Known for their contemporary and minimal aesthetic, Australian brand Aesop opens yet another store design in Leipzig, Germany, a cultural city famed for its music and arts. The store manages to blend in with Leipzig’s historical buildings, thanks to the rough concrete façade, powder-coated metal and translucent glass tiles; Aesop successfully strikes a balance between its contemporary product line and historic beauty of the city.

architecture integration retail trends
architecture integration retail trends
architecture integration retail trends

3 – Architecture Integration – “Apple Store” Another example is the Apple store design in the Champs-Elysees, Paris. Few brands would be able to smoothly integrate themselves into a historic Parisian building, especially being a global brand at the forefront of technology. Instead, Apple pays a tribute to the city’s historic architecture whilst introducing modern spaces. Burgundy stone and French oak parquet line the interior of the space, resulting in a timeless but modern feel just like the city. A sculptural roof light provides renewable energy and sunlight to the space, powering the space with 100 percent renewable energy.

Architecture Integration Retail Trends
Architecture Integration Retail Trends

4 – Homely and Comforting Spaces – MUJI’s reopened global flagship store in Tokyo, featuring a fruit and vegetable market. Living in a rapidly paced society, feelings of anxiousness and frustration is an unavoidable component in people’s lives. Retail therapy is an act of comfort, but more importantly is the space in which consumers choose to spend their hard earned cash. Retailers able to provide this relief and safe space away from the hustle and bustle of the city are sure-fire winners. It’s all about finding order and beauty amidst the chaos and MUJI is a stunning example.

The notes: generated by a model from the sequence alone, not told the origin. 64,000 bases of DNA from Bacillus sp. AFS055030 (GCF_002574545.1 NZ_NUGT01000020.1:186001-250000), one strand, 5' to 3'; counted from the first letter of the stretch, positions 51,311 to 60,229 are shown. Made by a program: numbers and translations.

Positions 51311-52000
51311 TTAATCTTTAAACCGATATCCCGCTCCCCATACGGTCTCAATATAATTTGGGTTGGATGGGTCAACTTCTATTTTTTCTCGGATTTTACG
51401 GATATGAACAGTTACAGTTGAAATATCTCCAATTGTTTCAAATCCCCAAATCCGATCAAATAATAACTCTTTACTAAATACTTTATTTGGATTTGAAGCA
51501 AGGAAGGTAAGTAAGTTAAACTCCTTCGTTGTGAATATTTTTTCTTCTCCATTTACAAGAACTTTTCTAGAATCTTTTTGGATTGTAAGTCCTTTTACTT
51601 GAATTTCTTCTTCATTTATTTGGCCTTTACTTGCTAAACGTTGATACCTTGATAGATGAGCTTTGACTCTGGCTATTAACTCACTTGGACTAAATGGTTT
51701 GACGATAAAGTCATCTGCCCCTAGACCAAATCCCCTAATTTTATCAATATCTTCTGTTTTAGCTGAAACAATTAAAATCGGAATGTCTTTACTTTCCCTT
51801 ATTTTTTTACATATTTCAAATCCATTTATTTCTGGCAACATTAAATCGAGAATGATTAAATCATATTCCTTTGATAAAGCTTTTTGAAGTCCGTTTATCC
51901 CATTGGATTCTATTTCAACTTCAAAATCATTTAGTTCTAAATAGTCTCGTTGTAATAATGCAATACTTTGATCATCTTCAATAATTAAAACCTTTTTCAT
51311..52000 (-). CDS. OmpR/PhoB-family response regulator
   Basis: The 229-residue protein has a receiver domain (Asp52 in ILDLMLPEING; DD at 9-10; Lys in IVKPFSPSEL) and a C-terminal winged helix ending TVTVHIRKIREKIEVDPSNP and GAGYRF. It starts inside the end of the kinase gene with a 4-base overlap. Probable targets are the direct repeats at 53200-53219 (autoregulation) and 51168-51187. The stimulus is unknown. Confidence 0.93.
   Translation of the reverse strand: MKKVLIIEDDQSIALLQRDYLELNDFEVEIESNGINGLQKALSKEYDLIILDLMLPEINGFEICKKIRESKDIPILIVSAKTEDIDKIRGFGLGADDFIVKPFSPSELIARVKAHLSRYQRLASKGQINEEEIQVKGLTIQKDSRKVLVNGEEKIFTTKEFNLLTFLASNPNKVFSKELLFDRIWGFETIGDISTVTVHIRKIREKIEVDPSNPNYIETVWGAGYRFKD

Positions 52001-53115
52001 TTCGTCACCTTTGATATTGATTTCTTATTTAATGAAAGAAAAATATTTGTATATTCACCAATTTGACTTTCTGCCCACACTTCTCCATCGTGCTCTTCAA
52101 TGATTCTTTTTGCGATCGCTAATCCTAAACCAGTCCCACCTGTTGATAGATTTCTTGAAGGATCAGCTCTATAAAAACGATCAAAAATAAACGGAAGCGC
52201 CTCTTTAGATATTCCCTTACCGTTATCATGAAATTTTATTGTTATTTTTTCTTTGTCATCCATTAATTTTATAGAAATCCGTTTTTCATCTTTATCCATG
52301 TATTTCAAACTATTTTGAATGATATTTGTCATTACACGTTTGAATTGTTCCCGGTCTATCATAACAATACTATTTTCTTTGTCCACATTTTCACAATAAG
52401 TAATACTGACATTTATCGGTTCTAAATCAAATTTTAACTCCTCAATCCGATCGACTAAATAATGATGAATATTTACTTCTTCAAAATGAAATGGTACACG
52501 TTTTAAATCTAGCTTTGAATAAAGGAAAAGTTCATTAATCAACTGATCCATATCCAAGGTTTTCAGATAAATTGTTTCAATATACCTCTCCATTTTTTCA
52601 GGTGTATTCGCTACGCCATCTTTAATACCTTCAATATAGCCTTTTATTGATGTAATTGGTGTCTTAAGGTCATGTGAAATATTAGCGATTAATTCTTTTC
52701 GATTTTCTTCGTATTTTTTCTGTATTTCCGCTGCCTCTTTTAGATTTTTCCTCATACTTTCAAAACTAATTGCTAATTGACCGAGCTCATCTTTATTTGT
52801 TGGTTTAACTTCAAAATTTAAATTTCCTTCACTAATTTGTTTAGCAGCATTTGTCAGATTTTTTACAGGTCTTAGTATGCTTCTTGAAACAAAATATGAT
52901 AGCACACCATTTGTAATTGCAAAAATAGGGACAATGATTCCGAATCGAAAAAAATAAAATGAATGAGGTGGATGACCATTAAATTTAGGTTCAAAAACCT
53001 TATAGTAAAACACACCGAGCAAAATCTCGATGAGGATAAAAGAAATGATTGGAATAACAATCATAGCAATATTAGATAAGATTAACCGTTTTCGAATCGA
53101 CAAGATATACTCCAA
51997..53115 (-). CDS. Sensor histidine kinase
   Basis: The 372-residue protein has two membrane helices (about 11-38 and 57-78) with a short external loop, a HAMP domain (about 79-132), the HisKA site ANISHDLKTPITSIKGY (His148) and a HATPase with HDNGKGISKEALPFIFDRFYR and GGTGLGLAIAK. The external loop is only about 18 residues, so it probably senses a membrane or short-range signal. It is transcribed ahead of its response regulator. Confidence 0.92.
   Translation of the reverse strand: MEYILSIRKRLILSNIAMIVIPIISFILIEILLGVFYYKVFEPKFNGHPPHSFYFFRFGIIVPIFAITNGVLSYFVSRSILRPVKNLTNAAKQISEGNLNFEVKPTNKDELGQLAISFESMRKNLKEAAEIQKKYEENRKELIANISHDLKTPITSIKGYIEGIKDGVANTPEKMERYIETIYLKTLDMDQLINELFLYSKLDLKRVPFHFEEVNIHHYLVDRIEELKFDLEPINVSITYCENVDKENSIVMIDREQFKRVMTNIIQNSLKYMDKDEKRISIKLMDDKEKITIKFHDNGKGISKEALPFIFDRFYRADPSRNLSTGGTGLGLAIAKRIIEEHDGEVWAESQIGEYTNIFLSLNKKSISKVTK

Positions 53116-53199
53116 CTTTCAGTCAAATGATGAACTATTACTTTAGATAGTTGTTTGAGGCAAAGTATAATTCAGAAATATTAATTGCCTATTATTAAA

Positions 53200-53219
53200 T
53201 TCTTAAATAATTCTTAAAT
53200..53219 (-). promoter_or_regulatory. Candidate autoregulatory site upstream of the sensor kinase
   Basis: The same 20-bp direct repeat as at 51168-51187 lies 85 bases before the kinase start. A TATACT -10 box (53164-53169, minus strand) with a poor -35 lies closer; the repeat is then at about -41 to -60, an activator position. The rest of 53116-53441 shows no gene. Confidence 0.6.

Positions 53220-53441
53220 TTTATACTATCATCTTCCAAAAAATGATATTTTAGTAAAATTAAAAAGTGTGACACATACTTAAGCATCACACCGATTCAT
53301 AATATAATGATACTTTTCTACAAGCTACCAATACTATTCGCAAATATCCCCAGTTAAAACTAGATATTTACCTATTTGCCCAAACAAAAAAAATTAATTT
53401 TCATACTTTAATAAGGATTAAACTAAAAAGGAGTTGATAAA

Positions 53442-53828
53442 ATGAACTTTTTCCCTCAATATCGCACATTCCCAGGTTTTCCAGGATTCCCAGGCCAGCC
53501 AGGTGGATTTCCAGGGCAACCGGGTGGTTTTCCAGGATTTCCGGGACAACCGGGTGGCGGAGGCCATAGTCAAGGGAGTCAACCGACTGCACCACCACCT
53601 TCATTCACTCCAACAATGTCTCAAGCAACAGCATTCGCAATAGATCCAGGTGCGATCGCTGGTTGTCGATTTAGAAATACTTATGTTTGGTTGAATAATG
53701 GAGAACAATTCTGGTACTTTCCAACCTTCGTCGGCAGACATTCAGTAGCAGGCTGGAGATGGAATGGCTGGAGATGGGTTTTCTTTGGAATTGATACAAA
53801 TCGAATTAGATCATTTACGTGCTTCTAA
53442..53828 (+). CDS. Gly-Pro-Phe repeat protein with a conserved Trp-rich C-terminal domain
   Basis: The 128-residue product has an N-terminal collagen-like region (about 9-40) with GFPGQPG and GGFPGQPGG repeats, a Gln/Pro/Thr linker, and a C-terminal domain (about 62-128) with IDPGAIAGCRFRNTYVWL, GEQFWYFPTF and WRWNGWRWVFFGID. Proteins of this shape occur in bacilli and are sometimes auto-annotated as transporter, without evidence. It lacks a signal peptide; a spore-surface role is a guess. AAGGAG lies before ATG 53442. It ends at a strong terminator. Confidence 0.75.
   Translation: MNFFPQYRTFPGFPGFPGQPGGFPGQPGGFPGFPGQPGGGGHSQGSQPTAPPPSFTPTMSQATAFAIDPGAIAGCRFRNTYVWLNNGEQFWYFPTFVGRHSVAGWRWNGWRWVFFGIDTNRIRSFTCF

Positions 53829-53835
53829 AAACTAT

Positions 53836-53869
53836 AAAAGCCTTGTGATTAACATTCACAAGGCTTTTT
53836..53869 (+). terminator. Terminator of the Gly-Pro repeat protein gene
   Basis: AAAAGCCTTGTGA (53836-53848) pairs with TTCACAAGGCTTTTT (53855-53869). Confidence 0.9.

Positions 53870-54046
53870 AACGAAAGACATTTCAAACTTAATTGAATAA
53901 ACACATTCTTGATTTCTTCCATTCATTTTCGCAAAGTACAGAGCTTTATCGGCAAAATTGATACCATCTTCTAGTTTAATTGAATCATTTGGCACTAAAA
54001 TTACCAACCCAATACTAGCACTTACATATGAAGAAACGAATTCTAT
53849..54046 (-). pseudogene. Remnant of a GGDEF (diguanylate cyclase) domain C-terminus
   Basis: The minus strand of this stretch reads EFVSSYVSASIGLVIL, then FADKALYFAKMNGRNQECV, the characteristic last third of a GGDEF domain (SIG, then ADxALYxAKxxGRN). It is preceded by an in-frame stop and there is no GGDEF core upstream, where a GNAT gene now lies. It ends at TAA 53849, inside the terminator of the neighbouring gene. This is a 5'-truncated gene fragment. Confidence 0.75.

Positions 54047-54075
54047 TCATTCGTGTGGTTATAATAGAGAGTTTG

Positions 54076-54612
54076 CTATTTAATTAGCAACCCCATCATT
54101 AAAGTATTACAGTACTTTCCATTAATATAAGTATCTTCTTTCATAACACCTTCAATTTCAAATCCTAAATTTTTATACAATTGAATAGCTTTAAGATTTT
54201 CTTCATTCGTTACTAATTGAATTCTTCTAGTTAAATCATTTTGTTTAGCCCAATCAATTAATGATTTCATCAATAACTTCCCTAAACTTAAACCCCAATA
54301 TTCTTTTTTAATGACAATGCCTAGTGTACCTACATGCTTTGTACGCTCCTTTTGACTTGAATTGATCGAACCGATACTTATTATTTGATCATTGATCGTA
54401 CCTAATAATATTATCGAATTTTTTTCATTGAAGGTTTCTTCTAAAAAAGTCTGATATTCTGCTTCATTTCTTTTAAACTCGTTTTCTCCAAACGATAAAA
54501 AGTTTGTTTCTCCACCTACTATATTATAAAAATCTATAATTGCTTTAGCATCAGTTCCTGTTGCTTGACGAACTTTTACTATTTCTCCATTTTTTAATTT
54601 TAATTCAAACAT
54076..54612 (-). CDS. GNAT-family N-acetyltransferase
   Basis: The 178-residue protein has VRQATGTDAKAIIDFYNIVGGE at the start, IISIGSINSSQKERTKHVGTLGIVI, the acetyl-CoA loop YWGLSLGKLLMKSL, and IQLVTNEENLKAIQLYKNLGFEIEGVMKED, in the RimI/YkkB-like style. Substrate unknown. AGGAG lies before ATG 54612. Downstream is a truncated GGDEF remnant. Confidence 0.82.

MUJI’s flagship store in Tokyo, originally a clothes and interior living retailer, now has their own marketplace which sells fruits and vegetables. MUJI want the shopper to move around the store as they would a home from room to room, rather than considering the store as traditional departments.

Homely and Comforting Retail Space Trends
Homely and Comforting Retail Space Trends
Homely and Comforting Retail Space Trends

It is important for various brands to be aware of the up and coming trends to incorporate it into their own stores. 2019 is already full of new and refreshing ideas. Whether it is the use of bold colours, natural elements like wood, historic integration or making the store design feel like a home, it is all about finding what works best for each brand whilst all the while stepping forward to evolve how consumers shop. As we know on-line ordering has become so powerful, fast and simple and has overtaken profit margins compared to in-stores profit margins; so it’s great to see in-store shopping (not necessarily fighting back) but taking a completely different stance to grow in-store sales by encouraging a wellbeing experience. Shopping is starting to fall into two categories for me, the first being rapid, need it tomorrow on line individual purchases and the second option, the day out experience feel good factor with great company.